Premise: When his family gets stuck in Hong Kong’s newest super-scraper during a fire, a former FBI agent must figure out a way to save them.
About: The Rock is big. Therefore, it makes sense that he only goes big. Big monsters (Rampage). Big earthquakes (San Andreas). And now, Big Buildings. Rawson Marshall Thurber is writing and directing. Thurber directed two movies that over-performed beyond everyone’s expectations (We’re the Millers and Central Intelligence), and is therefore moving up to the big leagues – Summer Tentpole Action. This is actually a smart path for directors wanting to get into action. Direct a comedy (cheap to make). Use your comedic success to pitch an action-comedy. Use that film’s success to go straight action.
Writer: Rawson Marshall Thurber
Details: 117 pages – 3/10/17 draft (Revised)
There’s a story in Hollywood that goes like this. Die Hard comes out. It becomes a smash hit. Everyone in town loves this movie so much that a pitch trend is born: “Die Hard on a…” If you weren’t pitching your script with those four words at the beginning of it, you were out of touch. “Die Hard on a boat.” “Die Hard on a bus.” “Die Hard on a space shuttle.”
This pitch trend goes on for YEARS, with “Die Hard on a…” eventually becoming the single most popular way to pitch a movie ever. It went on for so long, in fact, that young execs a decade later who’d never even seen the film, were now pitching “Die Hard in a…” to their bosses. One cocky exec hushed the room, as he felt like he had the Die Hard pitch of all Die Hard pitches. “Are you ready for this?” He says to his boss, adding a dramatic pause for effect. “What about… Die Hard in a building?”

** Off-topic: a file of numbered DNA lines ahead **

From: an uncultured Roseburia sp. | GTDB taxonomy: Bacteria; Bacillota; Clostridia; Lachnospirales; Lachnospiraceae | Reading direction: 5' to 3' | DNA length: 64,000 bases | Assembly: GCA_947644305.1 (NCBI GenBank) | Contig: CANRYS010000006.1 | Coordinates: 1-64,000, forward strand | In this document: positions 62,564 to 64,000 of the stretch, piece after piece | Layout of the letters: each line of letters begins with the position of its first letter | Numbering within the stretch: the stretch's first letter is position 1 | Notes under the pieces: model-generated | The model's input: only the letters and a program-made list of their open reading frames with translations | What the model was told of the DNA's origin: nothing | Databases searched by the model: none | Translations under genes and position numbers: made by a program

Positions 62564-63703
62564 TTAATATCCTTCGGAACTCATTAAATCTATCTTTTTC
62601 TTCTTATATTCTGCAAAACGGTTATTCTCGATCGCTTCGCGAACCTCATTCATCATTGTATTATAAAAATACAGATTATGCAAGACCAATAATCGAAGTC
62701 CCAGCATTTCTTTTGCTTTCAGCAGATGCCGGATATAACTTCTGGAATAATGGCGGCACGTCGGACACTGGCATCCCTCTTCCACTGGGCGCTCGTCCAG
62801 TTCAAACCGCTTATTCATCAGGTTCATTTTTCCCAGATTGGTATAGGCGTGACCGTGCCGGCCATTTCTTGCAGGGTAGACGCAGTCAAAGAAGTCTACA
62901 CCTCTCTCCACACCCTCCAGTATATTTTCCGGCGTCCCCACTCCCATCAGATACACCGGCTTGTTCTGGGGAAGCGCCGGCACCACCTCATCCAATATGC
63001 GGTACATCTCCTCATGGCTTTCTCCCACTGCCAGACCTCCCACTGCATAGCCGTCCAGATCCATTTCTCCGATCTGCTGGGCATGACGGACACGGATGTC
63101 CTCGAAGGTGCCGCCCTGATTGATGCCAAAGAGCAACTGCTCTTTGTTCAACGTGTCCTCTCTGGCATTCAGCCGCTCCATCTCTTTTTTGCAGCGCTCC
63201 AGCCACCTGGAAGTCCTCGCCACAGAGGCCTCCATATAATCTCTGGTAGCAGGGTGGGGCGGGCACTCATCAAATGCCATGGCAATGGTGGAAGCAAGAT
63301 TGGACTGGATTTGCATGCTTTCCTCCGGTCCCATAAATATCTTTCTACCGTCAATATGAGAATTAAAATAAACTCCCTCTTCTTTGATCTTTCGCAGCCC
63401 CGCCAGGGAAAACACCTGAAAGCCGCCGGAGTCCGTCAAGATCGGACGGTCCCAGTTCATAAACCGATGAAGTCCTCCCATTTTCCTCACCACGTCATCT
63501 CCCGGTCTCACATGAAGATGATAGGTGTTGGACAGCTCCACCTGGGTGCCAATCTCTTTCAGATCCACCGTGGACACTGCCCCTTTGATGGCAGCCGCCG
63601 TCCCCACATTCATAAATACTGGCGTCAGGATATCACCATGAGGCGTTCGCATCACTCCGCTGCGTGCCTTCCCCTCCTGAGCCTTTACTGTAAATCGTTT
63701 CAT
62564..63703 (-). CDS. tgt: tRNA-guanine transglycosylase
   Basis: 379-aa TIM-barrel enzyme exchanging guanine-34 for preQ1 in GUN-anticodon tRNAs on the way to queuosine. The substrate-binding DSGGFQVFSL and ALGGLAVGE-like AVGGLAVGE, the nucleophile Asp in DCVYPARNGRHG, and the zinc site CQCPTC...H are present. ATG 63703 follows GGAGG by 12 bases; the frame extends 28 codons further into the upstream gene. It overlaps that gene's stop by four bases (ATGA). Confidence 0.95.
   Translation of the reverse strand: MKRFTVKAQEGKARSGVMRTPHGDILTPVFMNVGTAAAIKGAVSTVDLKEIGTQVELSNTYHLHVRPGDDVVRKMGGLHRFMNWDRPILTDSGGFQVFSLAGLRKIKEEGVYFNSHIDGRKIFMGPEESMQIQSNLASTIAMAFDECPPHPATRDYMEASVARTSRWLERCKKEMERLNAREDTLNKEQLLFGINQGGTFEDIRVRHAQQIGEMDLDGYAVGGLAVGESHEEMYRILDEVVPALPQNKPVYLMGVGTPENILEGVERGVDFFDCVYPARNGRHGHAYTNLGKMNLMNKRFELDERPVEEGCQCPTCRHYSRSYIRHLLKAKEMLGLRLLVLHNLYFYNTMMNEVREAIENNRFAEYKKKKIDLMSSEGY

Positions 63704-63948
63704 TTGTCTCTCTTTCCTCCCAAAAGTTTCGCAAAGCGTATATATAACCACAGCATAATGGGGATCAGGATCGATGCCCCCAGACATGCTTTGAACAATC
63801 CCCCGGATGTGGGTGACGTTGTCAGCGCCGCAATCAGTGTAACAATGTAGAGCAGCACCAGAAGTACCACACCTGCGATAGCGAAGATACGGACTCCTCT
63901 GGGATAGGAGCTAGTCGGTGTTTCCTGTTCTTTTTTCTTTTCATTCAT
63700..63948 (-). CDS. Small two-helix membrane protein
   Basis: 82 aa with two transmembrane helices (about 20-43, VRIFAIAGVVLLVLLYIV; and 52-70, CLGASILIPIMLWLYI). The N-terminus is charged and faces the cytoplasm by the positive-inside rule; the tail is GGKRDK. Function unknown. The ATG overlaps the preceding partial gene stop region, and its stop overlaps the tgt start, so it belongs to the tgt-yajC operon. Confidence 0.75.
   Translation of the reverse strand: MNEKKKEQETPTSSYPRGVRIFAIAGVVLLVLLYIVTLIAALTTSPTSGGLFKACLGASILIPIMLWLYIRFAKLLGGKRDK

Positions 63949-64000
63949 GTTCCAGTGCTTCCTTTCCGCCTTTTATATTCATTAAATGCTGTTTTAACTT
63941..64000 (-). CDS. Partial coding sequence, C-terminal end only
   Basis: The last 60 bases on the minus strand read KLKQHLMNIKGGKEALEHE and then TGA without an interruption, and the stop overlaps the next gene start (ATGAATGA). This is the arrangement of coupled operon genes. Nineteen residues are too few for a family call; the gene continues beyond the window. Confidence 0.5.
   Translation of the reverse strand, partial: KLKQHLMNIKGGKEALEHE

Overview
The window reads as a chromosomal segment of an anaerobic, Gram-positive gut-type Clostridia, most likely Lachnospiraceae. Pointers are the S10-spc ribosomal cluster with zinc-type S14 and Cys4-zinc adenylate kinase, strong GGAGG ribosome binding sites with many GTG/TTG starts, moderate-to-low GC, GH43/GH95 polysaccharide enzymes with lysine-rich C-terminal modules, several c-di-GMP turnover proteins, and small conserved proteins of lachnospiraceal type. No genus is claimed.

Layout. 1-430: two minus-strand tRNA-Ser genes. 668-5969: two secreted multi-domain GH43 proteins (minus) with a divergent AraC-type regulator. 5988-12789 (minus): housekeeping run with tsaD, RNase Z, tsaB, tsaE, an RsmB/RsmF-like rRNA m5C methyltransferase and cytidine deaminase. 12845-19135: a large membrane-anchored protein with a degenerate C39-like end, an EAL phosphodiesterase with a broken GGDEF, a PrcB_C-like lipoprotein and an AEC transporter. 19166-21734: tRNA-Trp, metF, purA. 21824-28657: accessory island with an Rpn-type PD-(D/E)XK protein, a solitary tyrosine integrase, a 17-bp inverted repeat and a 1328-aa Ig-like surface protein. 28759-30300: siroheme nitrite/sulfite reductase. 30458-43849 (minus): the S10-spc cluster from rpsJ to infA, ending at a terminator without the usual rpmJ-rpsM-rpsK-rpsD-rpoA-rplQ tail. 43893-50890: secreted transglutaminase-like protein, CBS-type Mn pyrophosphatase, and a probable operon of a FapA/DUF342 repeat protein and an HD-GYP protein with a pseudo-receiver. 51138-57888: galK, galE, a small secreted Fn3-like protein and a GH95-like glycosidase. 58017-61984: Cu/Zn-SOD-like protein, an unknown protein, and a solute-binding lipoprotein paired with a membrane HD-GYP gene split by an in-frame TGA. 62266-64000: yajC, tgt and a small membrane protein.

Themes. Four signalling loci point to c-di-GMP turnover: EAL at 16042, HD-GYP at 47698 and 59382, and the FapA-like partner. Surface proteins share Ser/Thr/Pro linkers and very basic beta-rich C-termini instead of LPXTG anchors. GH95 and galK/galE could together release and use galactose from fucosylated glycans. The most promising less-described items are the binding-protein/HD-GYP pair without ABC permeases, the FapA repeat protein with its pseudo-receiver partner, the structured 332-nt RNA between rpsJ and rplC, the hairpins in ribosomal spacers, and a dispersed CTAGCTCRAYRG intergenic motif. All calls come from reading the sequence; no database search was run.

In many ways, this story was bigger than just the joke, as it was a commentary on how ignorant studio execs had become – these bean counters with zero artistic ability were making major decisions about what made it to the big screen. And they didn’t even know they were pitching the original Die Hard. But maybe – JUST MAYBE – that infamous studio exec was ahead of his time. Because guess what? 20 years later. We finally have it. Die Hard in a building.
Will Ford is a former FBI agent who specialized in hostage situations. After one of those situations goes bad enough that Will loses a leg, we cut to ten years later, where Will is now looking for a job. Luckily, his old friend from his unit, Horace, gets him set up with one. In Hong Kong.
The billionaire owner of a new skyscraper, Zhao, needs a security and safety evaluation of his building in order to get the insurance people to sign off on it. The building is called The Pearl, and it’s the tallest building in the world. In fact, it’s its own little city, with a mall and a garden and elevators without cables. Shit, I think there’s even a zoo in it somewhere.
Will’s staying on the 98th floor with his family while in town. The floor is bare, as everything above the 95th floor needs Will’s ‘okay’ before they can start renting it out. When Will heads outside to take a quick breather, his laptop, which contains the only copy of the building’s secret security system, is stolen.
This starts a chain reaction of events across the city where Will must get his laptop back. However, back at the Pearl, someone sets fire to the 96th floor, just a couple of floors underneath where Will’s family is staying. He will now have to get back inside the Pearl somehow, entering the building above the level of the fire, and figure out a way to rescue his family. I, for one, hope he succeeds.
I really liked this script for 40 pages. Then it started crumble, like a past due Pepperidge Farm cookie. I take that back. Those cookies crumble regardless of if they’re past due. But you get what I’m saying.